Tuesday morning's headlines
Making headlines around the Northwest this morning:
- Seattle Hostages, Two Others Killed by Somali Pirates
- Snow in the Forecast
- Higher Logging Fees Needed: Lands Commissioner
Two From Seattle Killed by Pirates
A Seattle couple sailing around the world were among four Americans killed by their Somali captors aboard their yacht today, according to a U.S. military statement. The four were captured last Friday.
Negotiations were underway for their release when military intelligence heard gunshots from aboard the yacht Quest. When they stormed the ship, they found Bob Riggle and Phyllis Macay of Seattle dead. They were passengers on the boat owned by Jean and Scott Adam of California, who were also killed.
Two pirates were reportedly killed, and 13 others captured, according to U.S. Central Command. KPLU News will update the story as more today's events are learned.
Cold and Snowy This Week
Snohomish County received a taste of what's to come full force this week: late February snow. The Puget Sound area could get five to six inches of snow by early Thursday, according to various forecasts, including the National Weather Service.
The Seattle PI.com's Scott Sunde reports some wet snowfall on hills above 300 feet will begin later tonight, followed by an Arctic air blast that will push through western Washington, dropping temperatures into the 20's and 30's over Wednesday and Thursday.
Temperatures (in the Seattle area) ...will fall to 30 degrees in the Seattle area and into the 20s in many locations nearby. And Thursday the high in the Seattle area will barely rise above the freezing level.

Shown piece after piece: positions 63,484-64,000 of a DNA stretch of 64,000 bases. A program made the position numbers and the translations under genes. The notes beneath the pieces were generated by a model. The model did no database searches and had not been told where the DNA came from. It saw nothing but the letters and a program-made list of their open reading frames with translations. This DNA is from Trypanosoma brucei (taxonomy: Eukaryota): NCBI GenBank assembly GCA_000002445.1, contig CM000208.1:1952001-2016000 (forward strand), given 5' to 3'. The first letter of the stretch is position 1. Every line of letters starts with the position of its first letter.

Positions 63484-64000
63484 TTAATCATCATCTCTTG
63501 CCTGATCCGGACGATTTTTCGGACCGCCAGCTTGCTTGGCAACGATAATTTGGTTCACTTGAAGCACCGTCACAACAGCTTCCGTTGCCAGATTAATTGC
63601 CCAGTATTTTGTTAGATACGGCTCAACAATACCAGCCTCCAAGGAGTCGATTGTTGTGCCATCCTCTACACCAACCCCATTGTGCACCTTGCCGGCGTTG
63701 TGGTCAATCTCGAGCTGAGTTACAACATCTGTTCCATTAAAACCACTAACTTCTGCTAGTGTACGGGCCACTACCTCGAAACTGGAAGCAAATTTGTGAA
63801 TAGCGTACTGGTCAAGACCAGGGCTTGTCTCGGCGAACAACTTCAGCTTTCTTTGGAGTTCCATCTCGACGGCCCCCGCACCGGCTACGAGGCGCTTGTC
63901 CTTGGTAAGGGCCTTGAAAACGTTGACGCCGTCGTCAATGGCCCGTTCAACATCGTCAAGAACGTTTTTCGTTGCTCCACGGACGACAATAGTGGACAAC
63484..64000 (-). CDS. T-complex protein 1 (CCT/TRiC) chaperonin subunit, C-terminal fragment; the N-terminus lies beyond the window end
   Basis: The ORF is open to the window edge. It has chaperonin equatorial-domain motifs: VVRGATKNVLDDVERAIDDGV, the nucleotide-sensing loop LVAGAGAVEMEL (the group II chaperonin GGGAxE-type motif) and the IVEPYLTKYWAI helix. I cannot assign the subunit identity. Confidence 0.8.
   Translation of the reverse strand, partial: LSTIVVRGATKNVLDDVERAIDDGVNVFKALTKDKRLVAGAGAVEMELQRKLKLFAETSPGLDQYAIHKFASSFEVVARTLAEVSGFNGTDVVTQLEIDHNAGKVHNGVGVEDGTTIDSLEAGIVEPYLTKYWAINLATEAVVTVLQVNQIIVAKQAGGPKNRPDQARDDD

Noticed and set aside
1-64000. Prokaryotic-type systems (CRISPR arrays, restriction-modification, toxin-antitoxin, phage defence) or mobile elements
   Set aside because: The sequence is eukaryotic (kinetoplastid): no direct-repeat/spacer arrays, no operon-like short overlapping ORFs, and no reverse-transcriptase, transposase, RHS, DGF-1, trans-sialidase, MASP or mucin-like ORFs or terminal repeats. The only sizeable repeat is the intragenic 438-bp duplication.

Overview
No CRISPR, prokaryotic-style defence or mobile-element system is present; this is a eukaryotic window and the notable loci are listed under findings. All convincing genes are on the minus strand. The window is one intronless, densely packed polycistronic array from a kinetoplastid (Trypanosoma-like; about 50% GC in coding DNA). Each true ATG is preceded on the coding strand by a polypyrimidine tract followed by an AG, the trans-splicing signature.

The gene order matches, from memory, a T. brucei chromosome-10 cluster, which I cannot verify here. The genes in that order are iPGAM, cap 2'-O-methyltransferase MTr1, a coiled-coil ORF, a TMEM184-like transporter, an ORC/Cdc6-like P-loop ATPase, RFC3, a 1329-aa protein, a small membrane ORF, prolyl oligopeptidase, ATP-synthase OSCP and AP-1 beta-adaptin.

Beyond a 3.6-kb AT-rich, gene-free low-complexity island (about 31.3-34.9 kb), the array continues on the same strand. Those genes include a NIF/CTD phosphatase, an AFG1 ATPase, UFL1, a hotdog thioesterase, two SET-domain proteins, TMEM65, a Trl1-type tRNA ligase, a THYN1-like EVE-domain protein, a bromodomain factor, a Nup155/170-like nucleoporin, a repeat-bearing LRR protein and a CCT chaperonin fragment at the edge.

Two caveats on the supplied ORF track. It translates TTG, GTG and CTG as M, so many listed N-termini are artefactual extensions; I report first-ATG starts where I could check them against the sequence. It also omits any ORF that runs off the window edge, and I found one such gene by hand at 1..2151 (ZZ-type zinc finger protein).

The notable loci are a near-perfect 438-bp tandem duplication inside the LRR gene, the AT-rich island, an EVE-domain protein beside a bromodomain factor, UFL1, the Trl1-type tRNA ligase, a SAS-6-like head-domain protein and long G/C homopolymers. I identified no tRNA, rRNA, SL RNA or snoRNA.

Tacoma and the South Sound are expected to receive similar snowfall. The News Tribune's Steve Maynard spoke with meteorologist Johnny Burg at the National Weather Service:
“I would call this a good snow event,” Burg said.
Burg says Thursday's snowfall will hang around into the weekend, as temperatures will remain bitterly cold, in the upper teens to 20's, around the region. Normal highs for the last week of February average in the low 50's.
Logging Fees Could Rise
A current $50 fee for logging on private lands isn't enough to pay for required environmental protections, according to Washington Lands Commissioner Peter Goldmark. He's proposing raising those fees, according to The Seattle Times' Hal Bernton:
Goldmark's proposal comes as a recently released audit indicates that logging rules intended to protect streams often are not followed during logging operations. The report recommended an increase in staff visits before harvests.
A spokesman for timber-giant Weyerhaeuser tells Bernton the tax revenues his and other companies produces more than enough to enforce required state protections.
Clifford Traisman, with the groups Washington Conservation Voters and Washington Environmental Council, tells the Times 'constructive' fee proposals to offset more than $2 million in cuts to forestry practice enforcement are needed. Goldmark does not say how much of an increase he might propose.